• We request that the court exercise it’s ability under the Judicature Act 1908 and issue an interim order declaring that the Crown ought not to institute or continue with any proceedings, civil or criminal, in connection with cannabis.
  • I may absolve my claim of damages arising from the inappropraite classification of cannabis, and the failure of the EACD to remove the whole plant, equal to the resultant financial, physiological and psychological hardships I’ve endured arising from these bizarre punishments that seem out of all proportion to relative seriousness of the “crimes” alleged; and resulting from the lack of access to appropriate herbal medicine; if the court or body involve would consider my claim and offer to extinguish all past convictions, drop all current cases and prosecutions, release all current prisoners, and begin to collect taxes on it.

 

Signature:                                                          (sign here)

 

 

  • In 1533 King Henry VIII decreed that all landholders set aside one-quarter acre for the cultivation of hemp for every sixty acres of land that they tilled, in order to provide the necessary fibre required by the nation. This was to satisfy the increased demand for rope and sailcloth for King Henry’s VIII new navy. In 1563 Queen Elizabeth I backed this up with a £5 fine. I put it that the United States led war on drugs was incorrectly and illegally applied in breach of these orders by the Royalty and due for immediate repeal.
  • In Magna Carta we see

 

Laws are weak guarantees of outcomes.

We outlaw murder, theft, but they still happen.

This is not to say those crimes are OK, and this is not to say that all laws are bad. But sometimes there are better alternatives.

The law is no substitute for consciousness. The legality of a thing is no guarantee of the morality of it.

Sometimes a humane approach is the right approach; we should be allowed to consider when they are appropriate, and be allowed to request the jury to consider it, not prevented from depositing this historic, scientific, and cultural evidence.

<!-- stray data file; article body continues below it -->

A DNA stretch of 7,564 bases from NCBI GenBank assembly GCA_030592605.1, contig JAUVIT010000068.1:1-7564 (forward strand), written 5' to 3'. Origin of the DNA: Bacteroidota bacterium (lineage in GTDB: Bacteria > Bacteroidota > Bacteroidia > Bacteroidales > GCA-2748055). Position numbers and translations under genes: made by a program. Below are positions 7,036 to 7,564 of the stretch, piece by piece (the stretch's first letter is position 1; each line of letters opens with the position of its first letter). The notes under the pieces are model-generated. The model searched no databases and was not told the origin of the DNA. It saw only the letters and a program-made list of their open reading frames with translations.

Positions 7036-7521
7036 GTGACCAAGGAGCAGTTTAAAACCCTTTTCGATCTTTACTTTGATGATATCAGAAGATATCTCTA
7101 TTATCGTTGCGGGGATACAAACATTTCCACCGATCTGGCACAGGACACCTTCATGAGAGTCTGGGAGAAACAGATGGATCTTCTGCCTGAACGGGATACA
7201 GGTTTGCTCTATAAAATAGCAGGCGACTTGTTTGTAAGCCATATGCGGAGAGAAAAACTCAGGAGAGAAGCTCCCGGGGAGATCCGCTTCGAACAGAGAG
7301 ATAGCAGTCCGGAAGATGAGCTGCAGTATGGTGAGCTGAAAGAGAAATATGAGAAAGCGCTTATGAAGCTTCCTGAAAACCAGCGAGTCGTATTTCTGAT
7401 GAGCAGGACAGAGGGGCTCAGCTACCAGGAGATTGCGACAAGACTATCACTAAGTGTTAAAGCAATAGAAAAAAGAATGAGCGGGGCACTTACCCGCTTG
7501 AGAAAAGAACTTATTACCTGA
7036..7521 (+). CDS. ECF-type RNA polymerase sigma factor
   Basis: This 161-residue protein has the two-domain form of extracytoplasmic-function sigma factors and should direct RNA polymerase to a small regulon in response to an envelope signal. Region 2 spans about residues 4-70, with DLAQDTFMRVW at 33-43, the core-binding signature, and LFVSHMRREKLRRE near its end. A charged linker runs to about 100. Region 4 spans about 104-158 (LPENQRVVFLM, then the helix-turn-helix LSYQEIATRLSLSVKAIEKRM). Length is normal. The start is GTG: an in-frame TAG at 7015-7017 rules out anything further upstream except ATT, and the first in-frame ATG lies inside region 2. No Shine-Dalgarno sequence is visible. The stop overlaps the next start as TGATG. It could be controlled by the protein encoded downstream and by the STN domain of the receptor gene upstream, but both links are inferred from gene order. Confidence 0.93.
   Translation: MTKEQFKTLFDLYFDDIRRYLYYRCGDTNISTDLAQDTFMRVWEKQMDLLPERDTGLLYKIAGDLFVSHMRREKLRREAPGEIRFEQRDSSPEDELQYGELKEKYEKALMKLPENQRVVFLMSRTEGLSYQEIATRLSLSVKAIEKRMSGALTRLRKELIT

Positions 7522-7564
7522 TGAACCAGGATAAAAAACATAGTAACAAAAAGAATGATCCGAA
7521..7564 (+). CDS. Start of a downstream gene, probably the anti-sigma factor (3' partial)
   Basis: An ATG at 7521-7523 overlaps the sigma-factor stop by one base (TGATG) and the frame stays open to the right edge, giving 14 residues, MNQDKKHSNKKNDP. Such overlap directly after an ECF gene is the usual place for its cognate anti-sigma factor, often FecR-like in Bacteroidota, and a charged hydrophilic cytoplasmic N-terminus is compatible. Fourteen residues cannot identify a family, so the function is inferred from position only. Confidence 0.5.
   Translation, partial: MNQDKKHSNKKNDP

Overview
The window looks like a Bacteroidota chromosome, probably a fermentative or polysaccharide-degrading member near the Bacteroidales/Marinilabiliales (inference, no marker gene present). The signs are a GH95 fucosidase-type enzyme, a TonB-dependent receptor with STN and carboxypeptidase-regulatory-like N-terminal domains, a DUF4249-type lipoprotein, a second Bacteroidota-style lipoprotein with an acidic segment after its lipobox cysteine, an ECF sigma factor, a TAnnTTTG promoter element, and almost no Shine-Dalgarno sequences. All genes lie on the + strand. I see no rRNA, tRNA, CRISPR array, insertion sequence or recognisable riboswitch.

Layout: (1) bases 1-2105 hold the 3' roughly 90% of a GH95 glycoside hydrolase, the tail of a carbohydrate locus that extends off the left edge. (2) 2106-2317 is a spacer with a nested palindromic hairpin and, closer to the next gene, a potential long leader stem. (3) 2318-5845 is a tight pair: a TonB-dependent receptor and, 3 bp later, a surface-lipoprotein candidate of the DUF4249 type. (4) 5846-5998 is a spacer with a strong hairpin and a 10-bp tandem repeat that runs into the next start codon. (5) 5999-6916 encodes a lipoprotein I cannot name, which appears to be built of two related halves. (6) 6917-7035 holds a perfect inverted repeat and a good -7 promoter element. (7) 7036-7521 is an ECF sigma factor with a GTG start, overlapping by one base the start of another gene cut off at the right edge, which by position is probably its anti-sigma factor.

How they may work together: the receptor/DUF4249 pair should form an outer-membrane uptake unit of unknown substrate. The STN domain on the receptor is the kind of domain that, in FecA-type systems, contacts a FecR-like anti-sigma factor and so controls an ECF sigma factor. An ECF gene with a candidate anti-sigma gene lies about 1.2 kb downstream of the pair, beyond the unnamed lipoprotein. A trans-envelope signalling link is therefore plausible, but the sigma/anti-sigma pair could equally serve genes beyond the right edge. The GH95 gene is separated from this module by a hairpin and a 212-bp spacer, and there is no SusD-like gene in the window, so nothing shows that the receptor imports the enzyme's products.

And if ethics and humanity can by fact provide greater guarantee of desired outcomes and protection of individual human rights than legislation is – then it’s that moment when the actual laws and policies themselves are left forlorn and obsolete, and they become a tool of abuse of the state, and a way to discriminate and segreate communities with violnce and promotes a culture of gang warfare.

Yours sincerely, Xxxxxs and Rxxxx.

Thursday, 29 September 2016 at the District Court of Whangarei / Auckland / Hamilton

 

PS Thank you and thanks in advance for your eagerly awaited reply! Some further information about the drugs found in the plant cannabis sativa are in my appendix. As you can see I have actually purposefully held back on the questions for my interlocution, as their is a lot more material I have not covered in Appendix B.

 

Xxm Xxxxxxxn – Director

The Xxxxxsachi Corporation

M: 021 xxxxx22 | Web:

Subscribe to Auckland Music Update

Bands: Xxxxxsachi.tv | tripxxxxxxx.com

 

 

 

 

Date:                 /           /

 

Name:             Xxxxxs Xxxxxr Xxxxxxxn

 

This document is filed by the plaintiff in person. The address for service of the plaintiff in this proceeding is

Suite 6734

PO Box 83000

Johnsonville

Wellington 6440

New Zealand

xxxxxs@legalise.org.nz

 

 

 


Appendix A – Plaintiff’s list of documents relied on

 

Next event date:                         Thursday 29 Sept 2016 Hamilton District Court
Crown versus Xxxxl      CRI-2015-0X9-00XX19 v

Filed by Xxm Xxxxxxxn, the plaintiff in person.

And; for many other persons: The Citizens of New Zealand and Rxxxx Xxxxl.

 

To the Registrar of the High Court at Whangarei / Auckland / Hamilton

and

To Dr Keith Bedford, The Expert Advisory Committee on Drugs, Dr Chai Chuah, Director General Ministry of Health, Chris Finlayson Solicitor General of New Zealand, David Rutherford, Chief Commissioner of the Human Rights Commission

Lists of the documents relied on by the plaintiff

[1]   Supreme Court Act 2003.pdf
[2]   Judicature Amendment Act 1972.pdf
[3]   eacd-meeting-minutes-27apr2016.docx
[4]   UN Declaration Righs Indigenous Peoples DRIPS_en.pdf
[5]   OIA 2015150639-0001 Alex Renton Peter Dunne 2407.pdf
[6]   Cannabinoids and Glaucoma BJO 08800708.pdf
[7]   Bove – Use of Marijuana for the treatment of Multiple Sclerosis.pdf
[8]   “Towards the use of cannabinoids as antitumour agents”

Guillermo Velasco, Cristina Sánchez & Manuel Guzmán; Nature Reviews Cancer 12, 436-444 (June 2012) | doi:10.1038/nrc3247UN Universal Human Rights 1939.pdf

[9]   Day-Cancer-Why-We’re-Still-Dying-to-Know-the-Truth-(2000).pdf
[10]          Sativex Datasheet: Potential Therapeutic Drug Interactions
[11]          LD50 cannabis Exhibit_G.pdf
[12]          “The Therapeutic Potential of Cannabis and Cannabinoids”